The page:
Webness has a dual nature,
both objective and subjective. More than this dualism is magic,
the magic of life and art.
Even without humans to read
into the nature of things an interconnectedness, things are interconnected.
Humans would never have arrived on the earth if things weren't
interconnected in so marvelous a way as to make life possible
in the first place. Yet we add something new to the equation:
a subjective view or appreciation, a gathering perception of things
that gives interconnectedness, or webness, a value and a real
place in our scheme of things.
The cosmos at large is the
obvious example of how things are connected. Gravity, centrifugal
force, expansion and contraction: these are the primal forces
that hold all matter and energy together in dynamic interplay.
Light is the medium through which all things spin and swim. Matter
combines in ways that we perceive as images: distinct things with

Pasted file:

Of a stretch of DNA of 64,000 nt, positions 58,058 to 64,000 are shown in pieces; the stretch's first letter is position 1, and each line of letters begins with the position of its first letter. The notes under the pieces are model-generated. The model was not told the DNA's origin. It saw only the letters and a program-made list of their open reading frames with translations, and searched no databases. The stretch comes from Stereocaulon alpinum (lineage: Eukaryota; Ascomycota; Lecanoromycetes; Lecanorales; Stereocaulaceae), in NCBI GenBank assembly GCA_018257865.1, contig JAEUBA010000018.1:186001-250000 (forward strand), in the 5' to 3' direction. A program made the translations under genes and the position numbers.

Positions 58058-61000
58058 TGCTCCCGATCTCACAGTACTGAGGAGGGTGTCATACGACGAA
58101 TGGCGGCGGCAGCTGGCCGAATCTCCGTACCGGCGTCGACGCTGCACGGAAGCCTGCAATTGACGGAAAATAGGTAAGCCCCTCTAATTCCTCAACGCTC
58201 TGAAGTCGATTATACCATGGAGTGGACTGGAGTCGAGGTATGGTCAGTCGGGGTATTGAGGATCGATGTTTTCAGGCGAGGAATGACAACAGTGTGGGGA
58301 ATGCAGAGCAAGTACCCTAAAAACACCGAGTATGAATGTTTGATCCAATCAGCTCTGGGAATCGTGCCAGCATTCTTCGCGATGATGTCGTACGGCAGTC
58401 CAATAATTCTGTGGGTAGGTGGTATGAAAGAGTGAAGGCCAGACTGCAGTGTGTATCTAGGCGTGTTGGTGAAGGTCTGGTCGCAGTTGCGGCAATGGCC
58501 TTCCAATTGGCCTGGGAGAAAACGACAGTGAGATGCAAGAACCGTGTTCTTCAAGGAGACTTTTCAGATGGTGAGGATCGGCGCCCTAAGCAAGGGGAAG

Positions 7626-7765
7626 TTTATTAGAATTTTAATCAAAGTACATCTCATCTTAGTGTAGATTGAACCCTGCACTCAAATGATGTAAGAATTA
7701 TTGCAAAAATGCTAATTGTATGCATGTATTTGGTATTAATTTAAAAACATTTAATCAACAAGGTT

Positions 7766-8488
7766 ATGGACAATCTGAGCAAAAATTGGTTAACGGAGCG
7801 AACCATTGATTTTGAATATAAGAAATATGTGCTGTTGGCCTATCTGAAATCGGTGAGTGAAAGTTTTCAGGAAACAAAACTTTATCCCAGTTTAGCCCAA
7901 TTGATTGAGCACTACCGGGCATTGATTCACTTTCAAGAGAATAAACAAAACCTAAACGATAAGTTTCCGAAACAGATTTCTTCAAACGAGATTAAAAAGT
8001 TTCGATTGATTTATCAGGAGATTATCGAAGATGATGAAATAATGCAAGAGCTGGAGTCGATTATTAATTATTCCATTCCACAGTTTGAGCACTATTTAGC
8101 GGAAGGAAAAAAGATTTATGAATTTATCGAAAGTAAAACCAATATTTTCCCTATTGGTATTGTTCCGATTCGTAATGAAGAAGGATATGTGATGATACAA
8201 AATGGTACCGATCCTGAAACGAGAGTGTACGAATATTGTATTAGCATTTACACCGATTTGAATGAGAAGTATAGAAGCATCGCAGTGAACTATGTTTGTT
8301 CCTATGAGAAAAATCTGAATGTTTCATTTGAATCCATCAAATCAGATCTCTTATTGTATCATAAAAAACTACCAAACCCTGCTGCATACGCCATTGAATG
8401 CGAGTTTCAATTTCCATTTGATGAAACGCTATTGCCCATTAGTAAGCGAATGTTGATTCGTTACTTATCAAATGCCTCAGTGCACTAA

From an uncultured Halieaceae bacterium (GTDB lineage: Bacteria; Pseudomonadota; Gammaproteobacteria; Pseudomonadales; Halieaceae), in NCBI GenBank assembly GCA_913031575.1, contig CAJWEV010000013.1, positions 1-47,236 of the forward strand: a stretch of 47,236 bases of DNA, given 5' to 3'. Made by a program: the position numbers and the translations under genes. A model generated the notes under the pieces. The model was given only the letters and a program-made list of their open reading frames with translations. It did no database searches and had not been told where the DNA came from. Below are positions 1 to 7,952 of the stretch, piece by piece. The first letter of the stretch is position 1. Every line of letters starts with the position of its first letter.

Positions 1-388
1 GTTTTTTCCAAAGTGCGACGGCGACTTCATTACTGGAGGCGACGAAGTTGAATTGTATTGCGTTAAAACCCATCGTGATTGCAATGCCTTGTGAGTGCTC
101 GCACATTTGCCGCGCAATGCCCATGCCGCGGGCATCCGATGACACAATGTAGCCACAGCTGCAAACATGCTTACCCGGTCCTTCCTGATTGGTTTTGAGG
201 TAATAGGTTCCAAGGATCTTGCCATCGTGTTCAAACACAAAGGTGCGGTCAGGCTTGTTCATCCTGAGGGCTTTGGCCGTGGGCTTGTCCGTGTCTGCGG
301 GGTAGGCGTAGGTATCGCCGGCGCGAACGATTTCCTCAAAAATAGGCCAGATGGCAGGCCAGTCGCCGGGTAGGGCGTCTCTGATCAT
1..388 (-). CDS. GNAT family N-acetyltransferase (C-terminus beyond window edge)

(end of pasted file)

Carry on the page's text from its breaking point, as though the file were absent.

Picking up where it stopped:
shapes and boundaries and names, colors and characteristics unique
to each. Yet we also recognize categories of sameness and correspondence,
classes of behavior and patterns of structure, that in our minds
link things together. We can see and appreciate especially the
myriad ways in which plants and animals and their habitats form
complex webs of relationship and symbiosis. All of this interconnected
webness we call Life; and on a smaller scale, in the case of our
own species or subgroup, we call the sum of our interconnections
In our manner of perceiving and thinking and communicating about these things of the cosmos, of life and society, we form ideas. As the ideas correspond to the things we perceive in the outside world, they are similarly interconnected. The way that ideas operate corresponds to the linkage of things external: through a web of electricity and association that is more than random. The clustering of events and images and ideas in our minds builds on seeds and foundational links the same as water vapor around dust, or primeval gases around spinning star-seeds, tiny prototypical centers of gravity. When we proceed to create external forms that demonstrate the same kind of interconnectedness as that held by our ideas and the things of the world that the ideas represent, the resulting webness is pleasing to the eye and ear and internal sense of harmony. We call this final webness Art.
© Nowick Gray